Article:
Updating his initial concepts and moving away from pre-fabricated blocks and the utopian ideal of equality, the recent buildings make full use of the latest materials and techniques to also better reflect contemporary realities. “In Habitat 67 the quality of all the apartments was even, everybody had a garden, a terrace, everybody had their own two to three exposures to lights and views. There was a great effort on our part to be equitable. In the new projects, it varies. Maybe a third have a large roof garden, other units have balconies, some are bigger or smaller, there is a great mix, maybe in anticipation of different types of family units, some with kids, some empty nesters and some singles. There is more variation in quality and things to choose from,” he says.

In Singapore for example, Sky Habitat offers 509 apartments, each with its own terrace or balcony, overlooking three bridging sky gardens that link the two stepped towers and also create a series of interconnected streets and public gardens in the air. While in China, Golden Dream Bay, a massive 2,500-unit apartment building responds to a requirement that every unit receive at least three hours of sunlight daily, measured at the winter solstice, with the complex still punctuated by a series of private greenspaces, terraces, and roof decks, inspired by Habitat 67.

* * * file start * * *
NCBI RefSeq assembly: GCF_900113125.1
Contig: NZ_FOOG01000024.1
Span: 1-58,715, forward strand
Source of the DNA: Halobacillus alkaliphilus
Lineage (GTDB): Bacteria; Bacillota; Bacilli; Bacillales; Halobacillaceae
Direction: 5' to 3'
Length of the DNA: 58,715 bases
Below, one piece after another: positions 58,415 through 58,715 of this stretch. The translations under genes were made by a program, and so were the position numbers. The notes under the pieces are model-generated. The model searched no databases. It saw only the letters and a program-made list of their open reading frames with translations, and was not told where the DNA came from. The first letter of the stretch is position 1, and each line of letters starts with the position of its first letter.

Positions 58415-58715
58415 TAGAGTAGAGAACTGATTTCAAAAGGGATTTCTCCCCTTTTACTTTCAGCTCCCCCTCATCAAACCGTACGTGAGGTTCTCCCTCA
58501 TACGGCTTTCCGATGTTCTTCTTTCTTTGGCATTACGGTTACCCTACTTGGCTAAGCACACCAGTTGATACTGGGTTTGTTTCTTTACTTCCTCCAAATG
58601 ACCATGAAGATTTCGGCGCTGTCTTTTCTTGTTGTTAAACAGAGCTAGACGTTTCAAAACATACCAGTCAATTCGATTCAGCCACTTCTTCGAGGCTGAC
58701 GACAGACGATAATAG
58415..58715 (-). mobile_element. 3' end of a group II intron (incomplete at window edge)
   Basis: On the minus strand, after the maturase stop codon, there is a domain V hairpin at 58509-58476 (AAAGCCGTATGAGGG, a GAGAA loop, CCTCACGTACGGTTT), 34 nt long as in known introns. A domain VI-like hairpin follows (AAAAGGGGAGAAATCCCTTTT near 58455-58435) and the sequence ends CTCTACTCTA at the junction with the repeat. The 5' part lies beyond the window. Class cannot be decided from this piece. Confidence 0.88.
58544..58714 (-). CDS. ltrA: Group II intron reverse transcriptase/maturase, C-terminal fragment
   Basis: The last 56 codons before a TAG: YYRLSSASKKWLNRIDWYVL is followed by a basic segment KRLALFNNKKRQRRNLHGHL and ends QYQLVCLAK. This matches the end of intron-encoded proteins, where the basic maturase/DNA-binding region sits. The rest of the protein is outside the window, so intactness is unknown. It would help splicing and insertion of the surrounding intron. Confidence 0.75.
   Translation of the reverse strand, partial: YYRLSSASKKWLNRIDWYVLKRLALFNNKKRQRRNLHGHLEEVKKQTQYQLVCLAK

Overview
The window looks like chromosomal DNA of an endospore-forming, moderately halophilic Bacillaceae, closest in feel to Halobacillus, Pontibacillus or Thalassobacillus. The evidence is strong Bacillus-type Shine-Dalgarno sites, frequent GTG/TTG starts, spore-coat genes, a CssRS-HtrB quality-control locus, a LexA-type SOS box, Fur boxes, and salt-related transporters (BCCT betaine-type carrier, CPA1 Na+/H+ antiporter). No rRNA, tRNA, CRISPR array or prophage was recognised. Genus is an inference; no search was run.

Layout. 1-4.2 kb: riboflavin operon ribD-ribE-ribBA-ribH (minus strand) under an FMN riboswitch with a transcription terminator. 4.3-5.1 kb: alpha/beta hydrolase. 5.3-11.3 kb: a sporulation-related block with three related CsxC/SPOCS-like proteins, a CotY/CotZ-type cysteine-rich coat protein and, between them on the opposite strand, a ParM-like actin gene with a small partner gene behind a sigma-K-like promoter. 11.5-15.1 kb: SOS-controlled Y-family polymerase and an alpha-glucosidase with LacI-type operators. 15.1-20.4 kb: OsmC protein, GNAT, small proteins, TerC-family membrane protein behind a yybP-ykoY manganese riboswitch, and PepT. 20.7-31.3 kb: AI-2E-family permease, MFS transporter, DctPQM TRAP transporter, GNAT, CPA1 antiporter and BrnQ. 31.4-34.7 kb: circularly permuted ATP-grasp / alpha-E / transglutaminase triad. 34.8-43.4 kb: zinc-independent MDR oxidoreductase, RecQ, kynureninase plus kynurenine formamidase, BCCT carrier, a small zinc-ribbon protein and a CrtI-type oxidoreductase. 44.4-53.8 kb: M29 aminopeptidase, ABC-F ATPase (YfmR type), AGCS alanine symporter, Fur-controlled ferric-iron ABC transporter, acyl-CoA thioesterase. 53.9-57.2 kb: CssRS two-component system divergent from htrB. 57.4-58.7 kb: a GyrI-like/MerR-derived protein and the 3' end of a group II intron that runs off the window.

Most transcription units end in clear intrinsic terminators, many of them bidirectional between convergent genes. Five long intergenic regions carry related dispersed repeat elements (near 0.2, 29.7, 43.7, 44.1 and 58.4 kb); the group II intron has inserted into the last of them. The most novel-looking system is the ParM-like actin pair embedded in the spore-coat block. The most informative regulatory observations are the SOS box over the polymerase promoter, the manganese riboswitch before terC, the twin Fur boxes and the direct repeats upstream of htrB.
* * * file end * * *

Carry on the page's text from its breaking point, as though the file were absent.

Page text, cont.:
Big complexes can of course create big problems but Safdie points out that breaking them up into smaller increments is part of the solution: “If we see a building that is 500 meters long, we feel small and overwhelmed. If we can break it down into smaller parts, it starts feeling more comfortable. If you see a building that creates an asphalt jungle, we feel deprived of light and nature; if we can bring plant life in, we always feel a little better because with plants we feel nature is there. If plants can survive, so can we survive. It is a whole series of elements of well-being that we’re trying to restore in the mega-scale.”